Friday, 16 May 2014

No-Nonsense Reviews - Objects in the Rearview Mirror by F. E. Feeley Jr.

+ Intriguing, moving story
+ Relatable characters
+ Emotive subject

+/- Some references to earlier times in characters' relationship are never expanded on

- The writing reads a little oddly in places
- The last part of the epilogue felt superfluous

I remember vaguely reading an effusive comment about this book that prompted me to go and check it out on Amazon and, curious, I bought it, but I wasn't quite sure what to expect.

What I got was a surprisingly touching paranormal tale about a haunted house and a loving couple, and I absolutely could not stop reading it.  The characters felt real and spoke in a convincingly human way to each other and to friends in the story, and I really rooted for both their relationship and their sanities to remain intact.  The plot itself is intriguing, although very different from how I'd expected after the prologue, and although I kind of saw the end coming, I didn't expect its execution, which was pleasant.  Even the moral (there is one but it doesn't get in the way, I promise) is good—and is well worth remembering.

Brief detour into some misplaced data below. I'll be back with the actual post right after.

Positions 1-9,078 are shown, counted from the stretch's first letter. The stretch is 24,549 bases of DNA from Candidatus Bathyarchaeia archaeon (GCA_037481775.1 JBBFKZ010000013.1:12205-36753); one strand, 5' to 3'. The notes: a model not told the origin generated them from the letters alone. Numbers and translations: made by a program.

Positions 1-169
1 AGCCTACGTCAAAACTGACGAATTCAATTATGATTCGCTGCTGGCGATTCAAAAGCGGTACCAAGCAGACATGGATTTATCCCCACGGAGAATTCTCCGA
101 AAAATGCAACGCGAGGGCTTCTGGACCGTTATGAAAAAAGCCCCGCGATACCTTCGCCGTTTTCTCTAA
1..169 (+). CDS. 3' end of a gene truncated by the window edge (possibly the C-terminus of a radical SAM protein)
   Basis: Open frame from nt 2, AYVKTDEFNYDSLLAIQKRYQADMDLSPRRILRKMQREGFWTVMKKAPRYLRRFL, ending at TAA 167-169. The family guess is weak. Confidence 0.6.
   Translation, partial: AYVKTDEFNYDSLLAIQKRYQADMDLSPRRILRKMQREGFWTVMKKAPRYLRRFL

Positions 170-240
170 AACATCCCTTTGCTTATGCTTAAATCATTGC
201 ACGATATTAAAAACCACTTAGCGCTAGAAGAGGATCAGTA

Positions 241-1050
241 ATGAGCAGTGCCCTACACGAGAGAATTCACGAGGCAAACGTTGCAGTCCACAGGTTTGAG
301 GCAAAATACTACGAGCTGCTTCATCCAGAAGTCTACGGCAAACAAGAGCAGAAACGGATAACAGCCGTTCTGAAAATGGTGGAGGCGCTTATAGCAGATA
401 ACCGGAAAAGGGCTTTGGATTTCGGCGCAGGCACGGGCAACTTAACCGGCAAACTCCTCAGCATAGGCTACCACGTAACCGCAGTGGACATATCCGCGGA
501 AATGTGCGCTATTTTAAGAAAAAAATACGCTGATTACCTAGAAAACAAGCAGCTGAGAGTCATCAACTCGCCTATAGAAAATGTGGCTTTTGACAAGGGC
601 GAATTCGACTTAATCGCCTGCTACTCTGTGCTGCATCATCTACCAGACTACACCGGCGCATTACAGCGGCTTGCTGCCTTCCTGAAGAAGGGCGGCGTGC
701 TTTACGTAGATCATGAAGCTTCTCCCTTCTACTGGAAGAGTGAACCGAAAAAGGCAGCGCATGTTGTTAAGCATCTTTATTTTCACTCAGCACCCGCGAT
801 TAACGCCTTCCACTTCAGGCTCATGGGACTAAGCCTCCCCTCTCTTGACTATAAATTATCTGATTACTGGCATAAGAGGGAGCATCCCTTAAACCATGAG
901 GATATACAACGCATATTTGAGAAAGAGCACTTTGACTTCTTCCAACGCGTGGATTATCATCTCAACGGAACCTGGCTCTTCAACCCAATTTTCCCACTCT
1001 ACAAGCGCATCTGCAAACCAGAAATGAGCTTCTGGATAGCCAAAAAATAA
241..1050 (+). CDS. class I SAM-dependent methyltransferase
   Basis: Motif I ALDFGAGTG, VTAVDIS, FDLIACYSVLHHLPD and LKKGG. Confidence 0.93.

It's only when I added it to my Goodreads read list that I discovered that this is actually book #2 in the author's "Memoirs of the Human Wraiths" series, but it reads nicely as a standalone novel.  Although I marked the final paragraph of the epilogue as a 'con', I'm not sure if it may actually relate to the first book (which I'll very likely pick up now), or if it'll become relevant further along in the series, but as it is, it just feels a bit redundant and nonsensical.

Also, I don't often comment on covers, mostly because I barely notice them when they're Kindle novels, but the cover artwork is beautiful.

I've not seen that many new ghost stories (or maybe I'm not looking in the right place?), but it's nice to read a good (and genuinely creepy) example of the genre.  I'm really hoping that the author writes more!

Footnote: while I was reading this book, we discovered that the toilet paper in the downstairs loo had decided to empty itself onto the floor for no apparent reason.

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